Change theories inform people and organizations on how to break habits, addictions, patterns, and provide steps on how to elevate life, work, and play. Some theories provide frameworks to follow, others provide probing questions to reflect on dimensions of a typical day, week, process, procedure, and some theories illustrate how change may not be a viable option at the present time.
Regardless of which theory is used a few baseline realities of change include: change is a process, change involves the individual and others related to the individual, change is personal, change involves developmental and behavioral growth, change is best understood in operational terms through anecdotal and evaluative measures, and successful change needs to be celebrated.
One model used for implementing an innovation is the Concerns-Based Adoption Model (C-BAM) typically used in education and organizational settings. This theory blends in 3 elements of a change: 1.)the innovation, 2.)people's attitudes and behaviors towards the innovation, and 3.)the level of use of the innovation. Often change is quickly implemented without forethought of who it affects, the attitudes that may be surrounding the change, and how it will be evaluated over time - this model takes into account all of the variables up front and plans with the end in mind.
Personal or professional change involves others and it involves gremlins - those internal creatures who self-sabotage. No matter where change is wanted; at work, home, or socially, gremlins will attend and reap havoc sometimes derailing any forward progress or worse stopping the change in its' tracks. In Rick Carson's book "Taming Your Gremlin," the person or organization who wants to change begins the journey by simply breathing and noticing. Noticing habits, assumptions, blocks, behaviors, and the gremlins associated to those areas. The journey continues into becoming open and playing with options, visualizing, and strategies to meet the gremlins along the way. Carson ends the story suggesting the final steps are to be constantly in process (as all change is) to sustain change: breathe, take notice, play with options, while becoming adept in delivering a personal mantra which keeps your gremlin at rest.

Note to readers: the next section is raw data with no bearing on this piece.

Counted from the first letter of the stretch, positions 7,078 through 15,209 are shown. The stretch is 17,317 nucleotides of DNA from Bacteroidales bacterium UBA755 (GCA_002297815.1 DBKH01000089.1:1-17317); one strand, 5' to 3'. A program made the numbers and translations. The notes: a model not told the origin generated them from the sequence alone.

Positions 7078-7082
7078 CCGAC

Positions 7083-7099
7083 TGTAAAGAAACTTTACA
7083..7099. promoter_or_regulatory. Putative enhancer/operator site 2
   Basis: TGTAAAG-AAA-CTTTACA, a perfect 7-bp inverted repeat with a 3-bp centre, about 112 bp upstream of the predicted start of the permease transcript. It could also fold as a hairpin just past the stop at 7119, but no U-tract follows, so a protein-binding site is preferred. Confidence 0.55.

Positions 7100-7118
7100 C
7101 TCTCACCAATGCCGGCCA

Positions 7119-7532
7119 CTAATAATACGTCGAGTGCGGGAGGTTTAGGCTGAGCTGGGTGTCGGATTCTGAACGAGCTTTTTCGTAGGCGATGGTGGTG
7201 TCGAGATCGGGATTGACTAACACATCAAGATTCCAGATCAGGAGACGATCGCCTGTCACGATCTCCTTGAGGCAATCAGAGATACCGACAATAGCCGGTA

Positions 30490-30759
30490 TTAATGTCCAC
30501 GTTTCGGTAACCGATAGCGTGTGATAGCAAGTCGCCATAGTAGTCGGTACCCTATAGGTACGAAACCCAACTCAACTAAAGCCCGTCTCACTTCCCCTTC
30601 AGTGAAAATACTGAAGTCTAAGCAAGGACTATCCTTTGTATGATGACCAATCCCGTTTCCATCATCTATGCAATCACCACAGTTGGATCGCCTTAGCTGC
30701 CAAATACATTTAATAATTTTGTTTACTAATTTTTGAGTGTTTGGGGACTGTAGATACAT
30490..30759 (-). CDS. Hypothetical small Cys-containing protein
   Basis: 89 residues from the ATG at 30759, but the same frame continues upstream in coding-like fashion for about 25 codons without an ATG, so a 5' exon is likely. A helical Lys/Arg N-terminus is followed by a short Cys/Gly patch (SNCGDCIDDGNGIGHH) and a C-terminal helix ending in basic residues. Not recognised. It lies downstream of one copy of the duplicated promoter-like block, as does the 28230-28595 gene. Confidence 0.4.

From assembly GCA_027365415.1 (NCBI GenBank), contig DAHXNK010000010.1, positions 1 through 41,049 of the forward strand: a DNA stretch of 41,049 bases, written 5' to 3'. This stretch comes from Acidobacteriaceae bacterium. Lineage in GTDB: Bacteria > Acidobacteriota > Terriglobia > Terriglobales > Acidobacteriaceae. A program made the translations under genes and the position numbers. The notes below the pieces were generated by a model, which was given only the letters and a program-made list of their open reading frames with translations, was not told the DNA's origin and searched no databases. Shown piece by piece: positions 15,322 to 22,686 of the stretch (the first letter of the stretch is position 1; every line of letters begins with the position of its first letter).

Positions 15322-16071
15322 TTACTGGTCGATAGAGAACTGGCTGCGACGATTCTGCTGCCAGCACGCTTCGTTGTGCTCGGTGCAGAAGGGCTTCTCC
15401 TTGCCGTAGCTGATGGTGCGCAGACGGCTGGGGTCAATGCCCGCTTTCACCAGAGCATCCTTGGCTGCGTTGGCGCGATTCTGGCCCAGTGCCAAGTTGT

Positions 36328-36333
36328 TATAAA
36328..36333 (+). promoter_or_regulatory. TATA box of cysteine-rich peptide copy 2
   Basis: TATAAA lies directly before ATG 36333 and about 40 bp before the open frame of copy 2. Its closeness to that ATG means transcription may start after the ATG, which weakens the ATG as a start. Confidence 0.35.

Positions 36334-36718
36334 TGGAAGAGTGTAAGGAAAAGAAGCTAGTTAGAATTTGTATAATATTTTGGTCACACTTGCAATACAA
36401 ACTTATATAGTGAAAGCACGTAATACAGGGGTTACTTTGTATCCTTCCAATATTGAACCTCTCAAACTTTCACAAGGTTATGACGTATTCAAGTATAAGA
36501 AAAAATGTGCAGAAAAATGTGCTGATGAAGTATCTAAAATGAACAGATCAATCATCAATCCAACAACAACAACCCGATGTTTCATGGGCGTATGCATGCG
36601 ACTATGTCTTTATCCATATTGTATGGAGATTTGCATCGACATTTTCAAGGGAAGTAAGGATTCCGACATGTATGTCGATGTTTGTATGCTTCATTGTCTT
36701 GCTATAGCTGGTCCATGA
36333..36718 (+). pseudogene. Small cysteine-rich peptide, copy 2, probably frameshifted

Stepping Out or Not
The Transtheoretical Model of Change , also known as Stages of Change provides a methodology that supports and understands the spiral process of intentional behavior change. The researchers (James Prochaska, John Norcross, Carlo DiClemente) who created the theory of change broke away from change as linear to change as an evolving spiral process. The spiral did not always go in one direction, as the process could go backwards and then forwards or possibly backwards and stall. The six (6) stages that make up the model include 1.) Pre-Contemplation, 2.) Contemplation, 3.) Preparation, 4.)Action, 5.) Maintenance, 6.) Termination. The most noticeable first stage of pre-contemplation is where denial and no intention to change are evident. If one gets to stage 2 of contemplation then an acknowledgment of the need for change has been stated but not necessarily any movement to prepare for change as in Stage 3. People who have addictive behaviors, suffer from chronic illnesses, or who are not decision makers may go between stages 1 and 2 for a period of time until something triggers a desire to move forward. Once preparation and action occur and change is perceived as helpful and successful the stages continue into the critical Stage of maintenance. It is in this stage that a relapse can occur and a jumpstart of stages 3-5 must be revisited.